Of all the many varied battlegrounds in the modern struggle for social justice and human rights, the fight for gender equality—equal rights for all, regardless of sexual identity—has been arguably the most transformative and successful. It began more than a century ago with a seemingly simple premise: the liberation of women—that is, empowerment and equal rights for the half of the human race that was unfree.
In the last generation, though, it has come to include a much broader reexamination of the role of gender in society, of categorizing people and defining their rights and privileges according to their sexual identity.
The progress of the struggle for gender equality is paradoxical. While it has had the most sweeping impact on human society of any social revolution in the past century, it remains perhaps the most fiercely contested battleground of human rights: it is the only category of human rights that continues to encounter principled, outright opposition, based on a world view that rejects the very idea of equality of gender. It can move dramatically forward on one front and yet suffer almost breathtaking reversals on another front at the very same time. Such has been the case in America in the second decade of the twenty-first century, as gay rights and marriage equality for same sex couples have moved forward in state after state, while assaults on abortion rights have advanced with furious energy, often in the same sections of the country, leaving women’s access to the most basic health care hanging by a thread.
The assault on women’s rights is rising in the international arena as well, as activists learned at the United Nations in March 2013, where the Commission on the Rights of Women faced a concerted effort by conservative Christian and Muslim delegates from countries such as Poland, Iran and Egypt to block resolutions that seemed boiler-plate only a decade ago. The counterattacks involved not just reproductive rights but even such presumably consensus issues as rape and violence against women, both of which are being redefined in some societies to reinstate certain traditional male privileges that were thought to have been consigned to history.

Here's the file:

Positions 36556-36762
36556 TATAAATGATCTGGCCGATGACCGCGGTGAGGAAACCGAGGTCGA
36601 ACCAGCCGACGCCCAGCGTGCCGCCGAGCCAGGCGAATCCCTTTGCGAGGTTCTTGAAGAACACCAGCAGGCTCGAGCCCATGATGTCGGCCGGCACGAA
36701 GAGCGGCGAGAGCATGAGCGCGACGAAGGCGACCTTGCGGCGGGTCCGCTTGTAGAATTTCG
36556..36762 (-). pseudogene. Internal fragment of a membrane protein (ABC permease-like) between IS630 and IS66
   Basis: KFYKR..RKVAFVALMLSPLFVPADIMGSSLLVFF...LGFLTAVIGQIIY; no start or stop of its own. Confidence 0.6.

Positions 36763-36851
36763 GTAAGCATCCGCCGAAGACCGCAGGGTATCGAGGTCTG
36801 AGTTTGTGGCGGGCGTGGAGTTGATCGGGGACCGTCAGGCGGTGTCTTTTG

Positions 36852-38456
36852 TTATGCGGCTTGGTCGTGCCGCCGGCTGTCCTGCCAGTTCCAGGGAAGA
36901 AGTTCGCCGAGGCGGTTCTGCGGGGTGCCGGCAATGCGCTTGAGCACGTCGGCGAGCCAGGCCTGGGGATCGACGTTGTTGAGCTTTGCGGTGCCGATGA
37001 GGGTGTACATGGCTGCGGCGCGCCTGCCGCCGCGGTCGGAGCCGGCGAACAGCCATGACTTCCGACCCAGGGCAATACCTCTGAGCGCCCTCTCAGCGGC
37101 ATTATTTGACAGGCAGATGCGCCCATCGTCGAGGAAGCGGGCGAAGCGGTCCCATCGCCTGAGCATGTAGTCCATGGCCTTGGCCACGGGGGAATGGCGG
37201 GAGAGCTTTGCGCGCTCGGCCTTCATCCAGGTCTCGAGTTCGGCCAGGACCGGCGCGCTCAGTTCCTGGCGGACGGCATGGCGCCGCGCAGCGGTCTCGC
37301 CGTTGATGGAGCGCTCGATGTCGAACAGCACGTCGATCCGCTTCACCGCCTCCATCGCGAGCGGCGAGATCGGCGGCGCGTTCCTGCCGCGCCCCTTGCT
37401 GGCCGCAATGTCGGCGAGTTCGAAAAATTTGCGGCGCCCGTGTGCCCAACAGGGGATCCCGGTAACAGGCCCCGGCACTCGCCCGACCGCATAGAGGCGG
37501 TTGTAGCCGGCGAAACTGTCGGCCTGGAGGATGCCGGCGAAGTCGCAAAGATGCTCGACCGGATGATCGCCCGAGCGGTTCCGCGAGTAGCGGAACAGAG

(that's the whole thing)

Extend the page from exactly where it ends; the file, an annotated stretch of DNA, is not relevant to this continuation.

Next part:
In addition to the American and international struggles for basic human rights for women, gays and others, Jewish progressives have their own tasks to win and defend equal rights within Judaism and the Jewish community. Most wings of American Judaism have seen great advances in the past generation in gender-equal rights and practices, and yet the major institutions that govern Jewish communal life remain bastions of male privilege, seemingly impervious to the changes in the pews and even on the pulpits.
The fight for Jewish women’s equality reaches even to the the Western Wall in Jerusalem, where women have been routinely and repeatedly arrested for the simple act of praying at the most sacred site in Judaism. In Israel, the sight of women being arrested for praying has touched even women and men who had little previous connection to religion or prayer. American Jewish progressives are often admonished that Israel’s internal problems are not their business. That can hardly be said of the Western Wall. If, as conservatives say, the Western Wall belongs to every Jew everywhere, then the struggle for equal rights in Israel is every Jew’s struggle.